Shep Gordon- Jewish Polynesian

Shep Gordon, legendary Talent Manager

Shep Gordon, legendary Talent Manager

Shep Gordon, legendary Talent Manager, is the subject of a new documentary film by comedian Mike Myers Called Supermensch. It hit the headlines recently when a drunken Johnny Depp presented Myers with an award for his film at a glittering Hollywood ceremony.

I didn’t have time to ask Shep about this but I suspect it was all a stunt and stunts are what Shep does.

He was still only 19 when he took on Alice Copper and made him notorious. He didn’t know what he was doing which turned out to be a good thing, “I was right out of the box and it worked for me.”

“I bought this poor chicken along to a gig and threw it into the crowd. Alice knew nothing about it and we were both surprised when the audience tore it apart. Blood shot out everywhere. It was insane. I hadn’t thought it through but it worked.”

The next day photos were in all the papers and a shocked nation wanted to know more about this crazy Alice Cooper guy.

A little while later the phone rang and a sultry female voice asked him if “he could do for her what it was he had done for that freak Cooper?”

“Who could say no to Raquel Welsh,” he says with a wry cackle. Then she says to me, “I want you to be my Escort at the Academy Awards in four days time.”

“Well, of course,” he barks down the line. Suddenly there he is, bemused and bewildered and walking Raquel along the red carpet, crowds cheering and cameras flashing arm tightly around her waist.

“We arrived in a limo and as she got out she tore her dress. “Welch slides back into the car and says, “Shep, my dress is broken and you are going to have to hold it together for me.”

“So here I am at the Academy Awards, sweating nervous buckets because my arm is wrapped around the most beautiful movie star in Hollywood.”

His father, who had watched the whole thing on TV, rang him the next day to express his pride and admiration at his son’s achievement.

Only a couple of years before Shep was making a living dealing pot. “A dangerous profession?” I prompted.

“Not really,’ he replied, “Pot was not on the radar. I remember one day the cops knock at my door. There’s a pound of weed sitting on my couch and all they care about is my car which is parked in the wrong place.”

It was through Pot that he got to meet a certain crowd of musicians that included Janis Joplin and Jimi Hendrix. “I would sell them pot and one day Jimi asked me what it was I do and I said I sell Pot.” He told me that I needed a cover story in case the Cops got curious, “a cover story that accounts for the money”. That’s when Hendrix asks Gordon if he’s Jewish.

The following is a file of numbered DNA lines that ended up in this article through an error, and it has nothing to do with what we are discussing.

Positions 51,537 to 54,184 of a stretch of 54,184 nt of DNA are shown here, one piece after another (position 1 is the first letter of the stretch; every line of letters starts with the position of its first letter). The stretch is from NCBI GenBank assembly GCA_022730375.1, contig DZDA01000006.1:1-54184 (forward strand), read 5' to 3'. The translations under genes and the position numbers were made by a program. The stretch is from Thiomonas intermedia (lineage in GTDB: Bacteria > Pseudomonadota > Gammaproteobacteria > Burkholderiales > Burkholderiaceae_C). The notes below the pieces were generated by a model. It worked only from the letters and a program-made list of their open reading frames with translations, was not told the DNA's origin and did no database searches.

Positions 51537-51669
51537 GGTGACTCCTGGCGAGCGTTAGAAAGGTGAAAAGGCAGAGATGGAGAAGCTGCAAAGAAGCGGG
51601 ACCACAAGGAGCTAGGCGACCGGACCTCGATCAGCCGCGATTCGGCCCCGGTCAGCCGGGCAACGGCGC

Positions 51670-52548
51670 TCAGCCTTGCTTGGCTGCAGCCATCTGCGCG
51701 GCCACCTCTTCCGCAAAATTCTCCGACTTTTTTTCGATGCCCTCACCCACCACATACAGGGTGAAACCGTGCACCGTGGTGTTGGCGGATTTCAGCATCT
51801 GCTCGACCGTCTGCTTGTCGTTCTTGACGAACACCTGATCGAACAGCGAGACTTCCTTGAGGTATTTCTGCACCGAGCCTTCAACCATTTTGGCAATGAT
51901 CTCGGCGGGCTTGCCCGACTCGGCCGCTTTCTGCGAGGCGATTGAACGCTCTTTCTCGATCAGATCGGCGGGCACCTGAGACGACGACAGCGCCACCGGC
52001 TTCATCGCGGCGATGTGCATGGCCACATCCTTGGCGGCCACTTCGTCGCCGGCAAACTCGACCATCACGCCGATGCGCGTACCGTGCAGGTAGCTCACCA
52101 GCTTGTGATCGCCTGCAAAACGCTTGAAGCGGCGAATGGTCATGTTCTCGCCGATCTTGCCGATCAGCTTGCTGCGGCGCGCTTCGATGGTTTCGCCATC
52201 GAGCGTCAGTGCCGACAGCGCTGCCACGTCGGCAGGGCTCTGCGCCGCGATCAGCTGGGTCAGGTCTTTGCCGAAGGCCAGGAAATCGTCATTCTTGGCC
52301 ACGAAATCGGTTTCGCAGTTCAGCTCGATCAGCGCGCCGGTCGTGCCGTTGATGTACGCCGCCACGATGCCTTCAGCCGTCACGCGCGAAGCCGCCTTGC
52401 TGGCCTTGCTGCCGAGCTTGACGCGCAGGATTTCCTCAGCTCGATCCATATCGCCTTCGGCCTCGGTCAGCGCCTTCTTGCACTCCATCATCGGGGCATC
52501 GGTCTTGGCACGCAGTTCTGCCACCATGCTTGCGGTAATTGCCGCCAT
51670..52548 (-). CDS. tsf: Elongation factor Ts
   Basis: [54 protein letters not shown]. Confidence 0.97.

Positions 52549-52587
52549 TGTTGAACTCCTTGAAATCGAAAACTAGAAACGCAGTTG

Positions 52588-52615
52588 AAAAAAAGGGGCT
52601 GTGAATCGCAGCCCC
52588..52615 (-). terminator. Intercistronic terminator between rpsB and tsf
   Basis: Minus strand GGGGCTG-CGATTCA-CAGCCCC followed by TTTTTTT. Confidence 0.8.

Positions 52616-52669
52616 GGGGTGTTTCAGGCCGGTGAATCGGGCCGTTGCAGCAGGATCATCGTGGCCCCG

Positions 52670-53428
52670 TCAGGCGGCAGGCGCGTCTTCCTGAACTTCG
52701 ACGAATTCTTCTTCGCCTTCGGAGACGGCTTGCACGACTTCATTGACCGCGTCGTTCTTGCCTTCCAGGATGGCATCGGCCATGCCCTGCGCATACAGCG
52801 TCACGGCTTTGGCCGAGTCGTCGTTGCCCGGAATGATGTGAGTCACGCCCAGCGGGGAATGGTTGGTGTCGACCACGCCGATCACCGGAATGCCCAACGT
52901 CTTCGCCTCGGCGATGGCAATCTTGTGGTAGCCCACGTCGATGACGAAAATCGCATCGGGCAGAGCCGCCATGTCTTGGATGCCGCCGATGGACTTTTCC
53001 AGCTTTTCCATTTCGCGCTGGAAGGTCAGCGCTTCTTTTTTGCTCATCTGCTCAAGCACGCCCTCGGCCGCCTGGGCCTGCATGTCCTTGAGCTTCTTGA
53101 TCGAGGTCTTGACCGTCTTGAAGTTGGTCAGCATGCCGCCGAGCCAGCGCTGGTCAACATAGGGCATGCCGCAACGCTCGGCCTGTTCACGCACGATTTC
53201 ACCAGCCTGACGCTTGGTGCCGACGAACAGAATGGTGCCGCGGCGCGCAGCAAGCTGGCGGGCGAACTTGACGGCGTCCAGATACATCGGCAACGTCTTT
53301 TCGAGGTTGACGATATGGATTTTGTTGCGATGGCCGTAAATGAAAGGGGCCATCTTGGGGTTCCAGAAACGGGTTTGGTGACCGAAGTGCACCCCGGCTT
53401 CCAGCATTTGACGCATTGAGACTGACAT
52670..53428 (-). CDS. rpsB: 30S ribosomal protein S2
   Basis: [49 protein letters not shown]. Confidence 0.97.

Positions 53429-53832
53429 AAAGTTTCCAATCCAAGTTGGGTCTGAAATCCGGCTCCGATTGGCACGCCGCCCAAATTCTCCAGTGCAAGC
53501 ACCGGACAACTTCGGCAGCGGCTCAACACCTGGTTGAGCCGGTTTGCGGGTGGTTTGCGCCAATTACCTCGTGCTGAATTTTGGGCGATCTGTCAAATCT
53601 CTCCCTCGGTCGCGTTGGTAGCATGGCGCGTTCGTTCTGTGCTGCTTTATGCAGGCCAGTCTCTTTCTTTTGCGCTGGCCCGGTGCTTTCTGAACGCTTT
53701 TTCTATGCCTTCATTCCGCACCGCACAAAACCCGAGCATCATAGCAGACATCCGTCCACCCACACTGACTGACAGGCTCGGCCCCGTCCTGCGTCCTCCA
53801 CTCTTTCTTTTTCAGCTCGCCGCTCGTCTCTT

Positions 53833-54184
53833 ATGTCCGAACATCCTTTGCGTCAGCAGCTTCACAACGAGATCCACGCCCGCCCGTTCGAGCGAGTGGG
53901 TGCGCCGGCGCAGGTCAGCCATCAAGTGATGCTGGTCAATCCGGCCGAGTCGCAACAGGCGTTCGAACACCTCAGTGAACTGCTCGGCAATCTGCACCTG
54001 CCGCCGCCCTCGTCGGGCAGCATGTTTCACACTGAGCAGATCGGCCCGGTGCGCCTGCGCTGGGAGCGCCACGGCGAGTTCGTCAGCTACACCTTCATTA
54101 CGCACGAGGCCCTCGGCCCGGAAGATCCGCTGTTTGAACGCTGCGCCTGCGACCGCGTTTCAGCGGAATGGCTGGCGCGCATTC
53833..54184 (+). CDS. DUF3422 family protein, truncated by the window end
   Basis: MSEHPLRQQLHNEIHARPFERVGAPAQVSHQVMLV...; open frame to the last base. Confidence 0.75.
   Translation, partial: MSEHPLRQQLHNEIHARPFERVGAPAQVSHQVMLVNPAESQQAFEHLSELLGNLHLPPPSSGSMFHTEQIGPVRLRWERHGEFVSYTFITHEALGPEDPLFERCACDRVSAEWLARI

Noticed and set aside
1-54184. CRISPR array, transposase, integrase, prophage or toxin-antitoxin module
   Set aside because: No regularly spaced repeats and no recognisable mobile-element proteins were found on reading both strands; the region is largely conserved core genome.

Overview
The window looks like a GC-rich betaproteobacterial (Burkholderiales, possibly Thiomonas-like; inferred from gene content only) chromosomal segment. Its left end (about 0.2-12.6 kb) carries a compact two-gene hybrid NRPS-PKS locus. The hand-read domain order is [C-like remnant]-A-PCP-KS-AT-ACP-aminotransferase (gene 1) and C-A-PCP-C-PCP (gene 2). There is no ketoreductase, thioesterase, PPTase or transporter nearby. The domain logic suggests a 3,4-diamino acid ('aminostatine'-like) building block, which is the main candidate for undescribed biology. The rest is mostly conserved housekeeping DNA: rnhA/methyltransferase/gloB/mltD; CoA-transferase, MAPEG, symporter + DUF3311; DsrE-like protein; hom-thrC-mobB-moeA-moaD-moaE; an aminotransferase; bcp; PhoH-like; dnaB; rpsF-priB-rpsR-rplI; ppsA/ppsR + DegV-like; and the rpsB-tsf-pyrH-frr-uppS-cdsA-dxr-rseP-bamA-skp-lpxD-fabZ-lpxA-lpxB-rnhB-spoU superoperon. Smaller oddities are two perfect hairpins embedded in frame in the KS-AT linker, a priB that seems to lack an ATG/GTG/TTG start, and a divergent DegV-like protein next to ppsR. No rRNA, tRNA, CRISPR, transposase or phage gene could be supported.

“Back then when a man asks you if you are Jewish your best option was to run, but Jimi was different so I said ‘Yes’.”

Hendricks looks at him and thinks for a moment before saying “If you are Jewish then you should be a manager.”

Shep stumbled upon the struggling Alice Cooper a few days later agreed to pay him $10 a week to tell people that people that Gordon was his manager.

“Suddenly I was his manager, I hadn’t thought about it but now it occurred to me that perhaps I should actually do something, not that I thought I was a manager or knew what a manager did.”
Honour and integrity are not words often associated with the music business and Gordon muses for a while before saying that he has never done anything bad to his clients nor wanted ever wanted to.

He knows secrets but would never tell. That’s a given. He would never betray a client confidence nor seek to rip them off. It’s not in his nature.

He warns his clients, “this business might kill you, fame is dangerous,” and he often wonders at the moral dilemma of giving someone fame. “On one hand you’re giving them what they want but one the other hand you are aware that what you are offering is a mixed blessing.”

I cannot let the time slip by without a brief mention of Groucho Marx, a man I have admired since childhood. When Gordon became his manager, the frail old comedian was nearing his end. Despite his age related difficulties, Groucho remained intellectually sharp. “I couldn’t speak around him. Here’s this old man who is just so clever with words. What could I possibly say?” Shep pauses then adds, “Words were his life.”

Shep has lived in Maui for 40 years and we talk about living in Polynesia. He mixes with the locals and enjoys Polynesian culture, ‘the real one, not the Disneyland version.” I ask him if he feels Polynesian and he replies that he would like to think so, “In a former life” before wondering if a Jews Polynesian is thing. He laughs.

He’s off to a Umu, (hangi) the next day. With wild pig and deer hunted from the hills, it’s going to be a large familial gathering of friends and he’s looking forward to it.
He expects to die on Maui, but he’s not dead yet.

These days he manages Celebrity Chefs, a phenomenon he is credited with creating.

I tell about my year in hospitality industry and my conclusion that chef’s can be sociopathic narcissists.

“That was true for a long time but those days are gone. These days Chef’s study at Culinary Institutes and come into the workforce prepared and focused. They are a lot more respectful of their staff and better team players.”

He goes on to say that the Culinary Arts are populated by all shades of personality, and just like every other art suffers the rogues as well as the geniuses.

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